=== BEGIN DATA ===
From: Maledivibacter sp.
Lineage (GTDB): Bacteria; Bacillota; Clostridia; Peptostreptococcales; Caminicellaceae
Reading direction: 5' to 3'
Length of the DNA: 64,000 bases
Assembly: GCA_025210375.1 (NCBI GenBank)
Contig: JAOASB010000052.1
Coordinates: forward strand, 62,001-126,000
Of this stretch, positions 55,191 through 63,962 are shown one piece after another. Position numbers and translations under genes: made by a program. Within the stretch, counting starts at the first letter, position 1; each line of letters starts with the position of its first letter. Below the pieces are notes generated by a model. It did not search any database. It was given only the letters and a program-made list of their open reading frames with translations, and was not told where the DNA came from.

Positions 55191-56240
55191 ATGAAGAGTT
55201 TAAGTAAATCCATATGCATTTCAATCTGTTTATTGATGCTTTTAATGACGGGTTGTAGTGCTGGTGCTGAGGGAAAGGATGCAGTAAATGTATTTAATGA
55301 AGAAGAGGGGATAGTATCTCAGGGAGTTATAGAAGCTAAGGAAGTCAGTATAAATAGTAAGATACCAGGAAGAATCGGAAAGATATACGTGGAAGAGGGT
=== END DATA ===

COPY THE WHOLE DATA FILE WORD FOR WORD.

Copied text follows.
From: Maledivibacter sp.
Lineage (GTDB): Bacteria; Bacillota; Clostridia; Peptostreptococcales; Caminicellaceae
Reading direction: 5' to 3'
Length of the DNA: 64,000 bases
Assembly: GCA_025210375.1 (NCBI GenBank)
Contig: JAOASB010000052.1
Coordinates: forward strand, 62,001-126,000
Of this stretch, positions 55,191 through 63,962 are shown one piece after another. Position numbers and translations under genes: made by a program. Within the stretch, counting starts at the first letter, position 1; each line of letters starts with the position of its first letter. Below the pieces are notes generated by a model. It did not search any database. It was given only the letters and a program-made list of their open reading frames with translations, and was not told where the DNA came from.

Positions 55191-56240
55191 ATGAAGAGTT
55201 TAAGTAAATCCATATGCATTTCAATCTGTTTATTGATGCTTTTAATGACGGGTTGTAGTGCTGGTGCTGAGGGAAAGGATGCAGTAAATGTATTTAATGA
55301 AGAAGAGGGGATAGTATCTCAGGGAGTTATAGAAGCTAAGGAAGTCAGTATAAATAGTAAGATACCAGGAAGAATCGGAAAGATATACGTGGAAGAGGGT